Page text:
I was not expecting how awe-inspiring Namibia can be. We arranged a three week trip driving around Namibia in a Landrover with a tent on top (supplied a brilliant company Safari Drive) and I researched the photographic possibilities. The red dunes at Sossusvlei and Deadvlei are high on the list, as is Spitzkoppe, these are very impressive but the unexpected was the landscape in general in the North West of Namibia (see my gallery) and the people. I found a book on my last day that I wish I had read before going Landshapes – The Geomorphology of Namibia it has no pictures but lots of drawings and gives you an insight on what you might see and the geology behind it (unfortunately it is not easy to get in the UK). I was also slightly handicapped by the distances –Marrienfluss Valley, Namibia we covered 3,600km off-road in 17 days – and the pressure to get places meant I didn’t take the time I wanted both to wait for light or explore the angles away from the track. My next trip to Namibia I hope to find a more leisurely pace so that I can try to capture the landscape.


Briefly – the geomorphology of Namibia stems from the Huab era (900-2,600 million years ago), given the Earth was formed 4,600 million years, or so, ago some of the rock in the Northern part of Namibia is the oldest on the planet! From around 300 million years ago Gondwana was covered by glaciers (it was over the South Pole) and many glacial valleys can be seen in the Namibia landscape. Finally a lot of the geomorphology was formed from the separation of Gondwana into Africa and South America (132 million years ago). In fact many formations in the Etendeka Highlands have matching formations in Paraná in Brazil.

Etendeka Tablelands in Namibia

After the breakup of Gondwana the dominant effect has been erosion. Around 70-60 million years ago Africa was lifted about 1km and there was initial a surface covering of sedimentary rock. This sedimentary rock has in general been eroded, especially as Namibia has been arid for millions of years and has minimal vegetation. Subsequent deep basins are filled up with sand (from the eroded sedimentary rock) and this has flattened the topography. However there remain many isolated igneous intrusions which poke through due to ancient tectonic upheaval. These igneous intrusions along with visible plate tectonics, eroded basalt features are now the dominant features in the landscape.

Spitzkoppe Namibia

Rivers and Geomorphology

An interesting feature of Namibia is that water impact on the geomorphology is different than most landscapes. Back of Epupa Falls on Kunene River on the border of Angola andThe only perennial rivers in Namibia are shared with its neighbours; they are the Orange, Kunene, Okavango, Zambezi and Chobe. Each of these functions as a national frontier with limited irrigation potential. Most rivers are ephemeral in that they are mostly dry but run only for short periods following rainfall in distant mountains. Often the start of river flow is out of the blue and can come with a flood. Ephemeral River in NamibiaThe river will then run for 1-2 days. Although the ephemeral rivers of Namibia have dry sandy or rocky river beds for most of the year, they are conduits for subsurface flow and contain a number of wetlands defined as ‘shallow, swampy or marshy areas with little or no water flow’ or ‘waterlogged solid dominated by emergent vegetation’. These dry river beds are habitat for much of the plant and animal life in the desert regions.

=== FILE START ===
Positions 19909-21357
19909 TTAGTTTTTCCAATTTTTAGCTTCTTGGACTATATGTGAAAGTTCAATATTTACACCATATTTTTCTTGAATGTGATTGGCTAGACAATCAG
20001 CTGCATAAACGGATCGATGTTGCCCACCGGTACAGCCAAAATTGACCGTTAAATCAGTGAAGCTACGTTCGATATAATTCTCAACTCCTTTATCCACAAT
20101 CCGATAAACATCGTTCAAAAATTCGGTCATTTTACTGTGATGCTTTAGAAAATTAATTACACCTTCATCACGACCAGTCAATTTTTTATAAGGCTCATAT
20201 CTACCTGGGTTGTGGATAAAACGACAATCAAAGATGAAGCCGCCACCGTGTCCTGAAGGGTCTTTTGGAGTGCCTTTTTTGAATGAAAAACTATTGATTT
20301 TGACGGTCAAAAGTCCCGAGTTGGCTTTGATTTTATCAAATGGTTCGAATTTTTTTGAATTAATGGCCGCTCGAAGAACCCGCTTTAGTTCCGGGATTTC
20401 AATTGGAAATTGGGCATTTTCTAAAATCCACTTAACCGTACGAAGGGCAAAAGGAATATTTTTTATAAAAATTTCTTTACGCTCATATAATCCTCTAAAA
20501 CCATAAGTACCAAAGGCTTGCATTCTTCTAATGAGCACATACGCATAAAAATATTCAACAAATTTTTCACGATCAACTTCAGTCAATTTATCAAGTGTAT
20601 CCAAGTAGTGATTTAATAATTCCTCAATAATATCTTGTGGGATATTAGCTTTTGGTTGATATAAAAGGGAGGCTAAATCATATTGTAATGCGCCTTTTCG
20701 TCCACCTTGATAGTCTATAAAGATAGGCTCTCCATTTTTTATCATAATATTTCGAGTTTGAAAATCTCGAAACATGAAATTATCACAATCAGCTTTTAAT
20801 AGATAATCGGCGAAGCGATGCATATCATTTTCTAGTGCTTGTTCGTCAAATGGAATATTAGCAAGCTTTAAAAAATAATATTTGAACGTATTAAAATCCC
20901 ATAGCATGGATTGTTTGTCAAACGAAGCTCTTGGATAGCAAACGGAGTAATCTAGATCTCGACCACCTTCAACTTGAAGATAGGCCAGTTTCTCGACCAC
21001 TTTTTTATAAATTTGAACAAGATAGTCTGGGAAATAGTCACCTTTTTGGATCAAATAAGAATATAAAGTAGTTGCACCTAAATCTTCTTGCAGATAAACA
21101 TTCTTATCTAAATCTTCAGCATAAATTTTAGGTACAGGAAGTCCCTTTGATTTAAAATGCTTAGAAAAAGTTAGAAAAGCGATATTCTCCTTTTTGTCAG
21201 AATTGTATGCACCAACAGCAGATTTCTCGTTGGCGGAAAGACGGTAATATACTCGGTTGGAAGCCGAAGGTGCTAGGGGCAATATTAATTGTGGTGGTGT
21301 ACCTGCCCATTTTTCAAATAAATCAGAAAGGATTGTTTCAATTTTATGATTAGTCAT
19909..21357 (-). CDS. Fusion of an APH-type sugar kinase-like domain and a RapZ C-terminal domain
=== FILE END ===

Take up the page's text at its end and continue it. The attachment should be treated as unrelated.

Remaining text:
Namib Desert

The Namib Desert is a major feature of Namibia, stretching 2,000 km along its Atlantic coast. The Namib’s aridity is caused by the descent of dry air of the Hadley Cell, cooled by the cold Benguela current along the coast. From the Atlantic coast eastward, the Namib gradually ascends in elevation, reaching up to 200 kilometres inland to the foot of the Great Escarpment. Annual precipitation ranges from 2 millimetres in the most arid regions to 200 millimetres at the escarpment, making the Namib the only true desert in southern Africa. Having endured arid or semi-arid conditions for roughly 55-80 million years, the Namib is also the oldest desert in the world.

Dunes in Sossusvlei Namibia

The desert geology consists of sand seas near the coast, while gravel plains and scattered mountain outcrops occur further inland. The sand dunes, some of which are 300 metres high and span 32 kilometres long, are the second largest in the world after the Badain Jaran Desert dunes in China.

So overall Namibia has large desert plains with amazing rocks surrounding the plains and large rock sticking through very Tolkienest! There is always a WOW around the corner or over the ridge.


Panorama of The Bridge at Spitzkoppe in Namibia

On the photography front I found the scale of the landscapes a challenge. Using a 21mm lens the large mountains in the background disappear. The foreground is limited to some amazing treesQuiver Tree Namibia, wind-rippled sand, dirt tracks and the occasional animal. I have just been given Joe Cornish book First Light for Christmas and wish I had read the section “On the rocks” the is a lot to rock formations and wish I had taken more telephoto views. Lightning at Twilight in Etendeka Tablelands NamibiaWe went in late Nov/Dec 2012, this is beginning of the rainy season and the thunder storms where fantastic – I’m going to take a lightening trigger on my next trip – although I managed a few amazing shots after sunset on repetitive shots at slow shutter. Finally, if you get a chance go in a balloon in Sossusvlei.

Mist at Sunrise from balloon in  Sossusvlei Namibia

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